Moulton joined the ranks of America�s corporate giants in June of 2000, when Larry Moulton, president and founder of Moulton Logistics Management, was pursuing a large potential client in the Silicon Valley. Early on during the initial conversation, the prospect asked if Moulton�s company was ISO cer-tified. Moulton had to admit he was not even aware of ISO, and the meeting quickly turned into a short course in the basic workings of ISO�s quality management stan-dardization program. From that point on, Moulton became determined never to risk another piece of business due to lack of ISO certification.
The fulfillment business consists of an incredible amount of attention paid to detail at every step and a constant opportunity to make mistakes. Moulton recog-nized right away that the ISO 9000 certification program could permit his company to control the entire process in a way that would reduce mistakes, raise profit poten-tial and continue to make improvements toward both objectives as long as the program was implemented.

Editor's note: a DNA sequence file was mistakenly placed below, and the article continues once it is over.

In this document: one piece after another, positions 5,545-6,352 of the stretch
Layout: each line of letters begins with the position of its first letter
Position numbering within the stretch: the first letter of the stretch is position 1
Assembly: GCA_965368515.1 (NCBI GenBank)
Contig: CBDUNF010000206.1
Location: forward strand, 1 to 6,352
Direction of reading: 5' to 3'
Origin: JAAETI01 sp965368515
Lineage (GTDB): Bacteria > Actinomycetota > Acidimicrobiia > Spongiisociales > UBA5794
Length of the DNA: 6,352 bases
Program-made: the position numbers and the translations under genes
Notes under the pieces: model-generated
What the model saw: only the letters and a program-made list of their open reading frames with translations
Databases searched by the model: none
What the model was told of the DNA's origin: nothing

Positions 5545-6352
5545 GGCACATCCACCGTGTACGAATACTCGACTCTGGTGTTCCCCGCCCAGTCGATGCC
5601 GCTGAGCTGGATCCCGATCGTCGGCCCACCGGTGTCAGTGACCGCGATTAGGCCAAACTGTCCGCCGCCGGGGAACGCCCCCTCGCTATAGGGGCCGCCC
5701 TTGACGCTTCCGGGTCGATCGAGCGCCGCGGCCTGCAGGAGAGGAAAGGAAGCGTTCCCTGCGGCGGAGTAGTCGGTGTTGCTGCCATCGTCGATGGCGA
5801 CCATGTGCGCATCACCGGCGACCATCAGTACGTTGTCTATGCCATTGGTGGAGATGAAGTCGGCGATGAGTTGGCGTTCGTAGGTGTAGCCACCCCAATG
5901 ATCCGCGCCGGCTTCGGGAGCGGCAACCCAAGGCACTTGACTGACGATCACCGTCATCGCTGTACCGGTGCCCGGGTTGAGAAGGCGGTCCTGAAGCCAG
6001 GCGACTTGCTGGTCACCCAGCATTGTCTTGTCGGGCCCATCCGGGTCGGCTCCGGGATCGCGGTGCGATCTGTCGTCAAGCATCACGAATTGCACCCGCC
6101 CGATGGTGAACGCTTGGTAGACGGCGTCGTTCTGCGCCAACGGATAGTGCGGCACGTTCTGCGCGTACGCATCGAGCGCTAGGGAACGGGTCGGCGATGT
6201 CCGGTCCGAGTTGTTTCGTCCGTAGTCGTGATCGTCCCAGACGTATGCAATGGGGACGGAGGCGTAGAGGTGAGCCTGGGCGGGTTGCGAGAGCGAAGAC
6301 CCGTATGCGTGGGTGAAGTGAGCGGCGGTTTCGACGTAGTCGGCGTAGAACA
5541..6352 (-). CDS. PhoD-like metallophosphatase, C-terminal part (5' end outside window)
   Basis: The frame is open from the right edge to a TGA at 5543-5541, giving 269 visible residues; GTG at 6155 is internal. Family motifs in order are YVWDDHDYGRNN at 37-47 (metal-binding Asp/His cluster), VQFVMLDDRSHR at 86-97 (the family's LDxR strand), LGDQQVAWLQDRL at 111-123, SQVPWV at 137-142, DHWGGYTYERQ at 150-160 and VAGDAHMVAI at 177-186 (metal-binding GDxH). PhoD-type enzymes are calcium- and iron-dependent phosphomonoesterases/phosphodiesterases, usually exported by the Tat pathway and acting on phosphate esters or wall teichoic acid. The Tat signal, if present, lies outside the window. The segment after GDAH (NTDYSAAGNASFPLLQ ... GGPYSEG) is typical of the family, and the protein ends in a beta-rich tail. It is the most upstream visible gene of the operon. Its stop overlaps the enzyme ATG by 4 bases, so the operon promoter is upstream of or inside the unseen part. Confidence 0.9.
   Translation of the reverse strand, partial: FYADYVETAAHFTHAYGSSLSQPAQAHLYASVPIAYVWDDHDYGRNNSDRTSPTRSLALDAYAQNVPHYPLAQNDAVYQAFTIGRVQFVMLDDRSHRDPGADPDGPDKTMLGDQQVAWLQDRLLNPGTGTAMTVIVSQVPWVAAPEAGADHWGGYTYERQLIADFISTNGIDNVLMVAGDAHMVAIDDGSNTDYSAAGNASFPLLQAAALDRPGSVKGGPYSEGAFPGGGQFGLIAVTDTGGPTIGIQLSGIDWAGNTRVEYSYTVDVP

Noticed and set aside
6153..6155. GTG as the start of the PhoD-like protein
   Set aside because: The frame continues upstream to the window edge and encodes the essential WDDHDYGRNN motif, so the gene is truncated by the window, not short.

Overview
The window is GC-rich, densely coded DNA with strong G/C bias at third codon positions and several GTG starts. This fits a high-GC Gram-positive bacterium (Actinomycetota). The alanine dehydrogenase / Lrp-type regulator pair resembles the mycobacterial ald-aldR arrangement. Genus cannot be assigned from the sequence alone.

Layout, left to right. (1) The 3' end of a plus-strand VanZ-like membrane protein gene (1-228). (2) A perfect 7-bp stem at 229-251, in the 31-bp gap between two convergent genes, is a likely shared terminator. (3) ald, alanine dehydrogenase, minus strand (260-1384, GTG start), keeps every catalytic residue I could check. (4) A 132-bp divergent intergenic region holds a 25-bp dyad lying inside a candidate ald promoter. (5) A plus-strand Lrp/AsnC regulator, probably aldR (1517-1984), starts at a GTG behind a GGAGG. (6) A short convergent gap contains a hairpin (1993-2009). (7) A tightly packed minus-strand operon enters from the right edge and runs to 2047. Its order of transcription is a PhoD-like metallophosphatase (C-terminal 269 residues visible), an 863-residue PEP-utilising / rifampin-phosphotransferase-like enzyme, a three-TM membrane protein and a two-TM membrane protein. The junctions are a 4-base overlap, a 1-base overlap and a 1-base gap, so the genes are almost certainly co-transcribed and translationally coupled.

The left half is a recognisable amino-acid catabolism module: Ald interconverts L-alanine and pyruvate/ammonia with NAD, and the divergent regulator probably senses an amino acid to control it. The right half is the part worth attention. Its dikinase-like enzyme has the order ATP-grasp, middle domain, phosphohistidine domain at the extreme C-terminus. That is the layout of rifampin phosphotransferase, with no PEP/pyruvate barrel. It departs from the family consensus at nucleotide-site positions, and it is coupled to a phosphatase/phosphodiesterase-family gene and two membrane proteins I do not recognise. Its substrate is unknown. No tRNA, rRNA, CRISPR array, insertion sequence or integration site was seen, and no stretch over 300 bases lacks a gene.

Getting the Job Done
In the ISO system, the partic-ipating company is required to appoint an internal ISO management representative whose responsibility it is to serve as a kind of ombudsman. It�s his job to get the company to perform the organizational work required by ISO to achieve certification. Intrigued by the opportunity to apply internationally recognized quality management techniques to his own small business, Moulton appointed his son, Patrick, to this position.
�Being the ISO guy in a company like ours is a cross between being a dungeon master and a psychotherapist,� says the younger Moulton. �The process requires that every department prepare a manual in which everything it does is reduced to writing, with standards set for performing every function. Of course, this documentation must be accomplished without interfering with the normal, daily demands of the business. So it creates a lot of pressure and, frankly, a certain amount of anxiety. After all, we�re asking people to define, in great detail, aspects of their job they�ve never had to articulate before.�